U.S. airlines and negotiators from the Treasury Department have reportedly resolved their differences and have an agreement on the terms of an aid package, giving the industry months of runway to wait for passengers to return following the COVID-19 pandemic.
The industry won $50 billion in support as part of a $2 trillion economic stimulus plan passed through Congress late last month, but the legislation gave Treasury broad discretion when considering how the aid will be distributed and what will be required in return. Airline shares fell on Monday after weekend reports indicated the airlines were balking at the terms Treasury was demanding, but according to the Wall Street Journal those differences have now been resolved.
Treasury was reportedly seeking to convert about 30% of the $25 billion in grants designed to help the airlines meet payroll and avoid layoffs into low-interest loans. The airlines countered that the total would not be enough to support full payroll, given the industry has grounded thousands of jets and cut more than two-thirds of flights.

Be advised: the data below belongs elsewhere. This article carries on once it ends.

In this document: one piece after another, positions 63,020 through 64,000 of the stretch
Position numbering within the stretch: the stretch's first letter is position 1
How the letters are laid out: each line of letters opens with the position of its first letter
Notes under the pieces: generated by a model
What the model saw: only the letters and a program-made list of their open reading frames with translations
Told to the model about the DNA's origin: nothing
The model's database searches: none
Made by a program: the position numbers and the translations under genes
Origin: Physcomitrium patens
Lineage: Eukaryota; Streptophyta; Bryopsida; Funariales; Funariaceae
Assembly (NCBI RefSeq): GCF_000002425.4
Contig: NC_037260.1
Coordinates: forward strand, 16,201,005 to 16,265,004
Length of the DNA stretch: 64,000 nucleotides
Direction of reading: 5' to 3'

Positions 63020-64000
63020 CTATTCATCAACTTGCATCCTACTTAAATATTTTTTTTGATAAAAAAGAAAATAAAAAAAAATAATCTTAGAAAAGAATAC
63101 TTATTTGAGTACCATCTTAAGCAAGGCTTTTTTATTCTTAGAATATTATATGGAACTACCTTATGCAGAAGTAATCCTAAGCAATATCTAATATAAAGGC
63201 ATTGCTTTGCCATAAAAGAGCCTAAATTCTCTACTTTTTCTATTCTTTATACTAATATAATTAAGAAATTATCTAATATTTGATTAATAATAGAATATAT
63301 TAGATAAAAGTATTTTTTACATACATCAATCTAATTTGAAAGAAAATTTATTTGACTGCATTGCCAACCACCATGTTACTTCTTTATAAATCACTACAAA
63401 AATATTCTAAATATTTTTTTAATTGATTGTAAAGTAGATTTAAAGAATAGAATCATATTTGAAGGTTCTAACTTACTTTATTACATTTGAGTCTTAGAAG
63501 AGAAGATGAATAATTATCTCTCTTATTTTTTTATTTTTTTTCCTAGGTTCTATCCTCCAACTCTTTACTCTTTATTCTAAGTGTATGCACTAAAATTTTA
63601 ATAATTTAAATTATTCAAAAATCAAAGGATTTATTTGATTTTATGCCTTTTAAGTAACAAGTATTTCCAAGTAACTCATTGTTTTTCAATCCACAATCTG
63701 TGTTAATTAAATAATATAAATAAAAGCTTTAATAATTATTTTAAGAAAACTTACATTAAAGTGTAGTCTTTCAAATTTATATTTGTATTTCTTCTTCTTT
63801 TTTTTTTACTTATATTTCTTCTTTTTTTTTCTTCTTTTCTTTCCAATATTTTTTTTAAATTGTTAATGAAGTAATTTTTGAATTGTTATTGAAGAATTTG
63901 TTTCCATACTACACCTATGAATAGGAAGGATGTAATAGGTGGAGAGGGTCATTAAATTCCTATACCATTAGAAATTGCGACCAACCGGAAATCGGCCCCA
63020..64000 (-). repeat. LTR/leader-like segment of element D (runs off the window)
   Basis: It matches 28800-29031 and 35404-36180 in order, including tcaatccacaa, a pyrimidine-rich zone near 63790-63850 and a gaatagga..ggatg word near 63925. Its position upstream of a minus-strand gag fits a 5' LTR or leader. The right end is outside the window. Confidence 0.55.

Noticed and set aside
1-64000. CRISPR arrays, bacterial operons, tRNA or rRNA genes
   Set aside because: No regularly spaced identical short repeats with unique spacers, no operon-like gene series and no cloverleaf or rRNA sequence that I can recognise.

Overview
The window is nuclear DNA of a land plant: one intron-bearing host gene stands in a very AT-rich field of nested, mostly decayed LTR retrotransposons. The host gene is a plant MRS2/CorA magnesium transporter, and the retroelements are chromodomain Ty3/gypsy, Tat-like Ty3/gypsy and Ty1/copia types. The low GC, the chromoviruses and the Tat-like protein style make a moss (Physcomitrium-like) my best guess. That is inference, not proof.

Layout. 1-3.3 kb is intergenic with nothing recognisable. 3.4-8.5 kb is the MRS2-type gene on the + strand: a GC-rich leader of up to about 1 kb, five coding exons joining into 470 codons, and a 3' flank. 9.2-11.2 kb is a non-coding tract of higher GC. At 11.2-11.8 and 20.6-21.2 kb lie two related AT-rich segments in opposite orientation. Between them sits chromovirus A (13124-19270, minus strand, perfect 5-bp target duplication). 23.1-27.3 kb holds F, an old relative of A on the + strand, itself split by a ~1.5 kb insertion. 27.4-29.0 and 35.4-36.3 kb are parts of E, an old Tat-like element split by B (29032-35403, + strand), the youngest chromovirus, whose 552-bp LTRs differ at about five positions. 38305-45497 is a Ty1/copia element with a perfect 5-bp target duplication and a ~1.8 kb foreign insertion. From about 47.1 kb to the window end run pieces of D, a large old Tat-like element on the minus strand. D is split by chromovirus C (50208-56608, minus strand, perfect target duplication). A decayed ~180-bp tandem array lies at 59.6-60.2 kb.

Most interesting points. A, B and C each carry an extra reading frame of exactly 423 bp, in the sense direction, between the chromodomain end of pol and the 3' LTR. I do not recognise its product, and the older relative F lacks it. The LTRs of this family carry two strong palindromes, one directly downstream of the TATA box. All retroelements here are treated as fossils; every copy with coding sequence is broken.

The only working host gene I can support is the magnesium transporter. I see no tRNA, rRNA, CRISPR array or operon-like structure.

The need for aid spans the entire industry. For example, Delta Air Lines (NYSE:DAL), an industry leader coming into the downturn, has said it expects revenue to be down more than 90% year over year in the second quarter.
Final terms of the agreement have not been released, but Treasury officials were adamant earlier in the day Tuesday that they would not back down from their requirements. The negotiations were high-risk for both sides, as the airlines need the funding to avoid liquidity issues but the government doesn't want to see more layoffs or furloughs at a time when jobless claims are skyrocketing.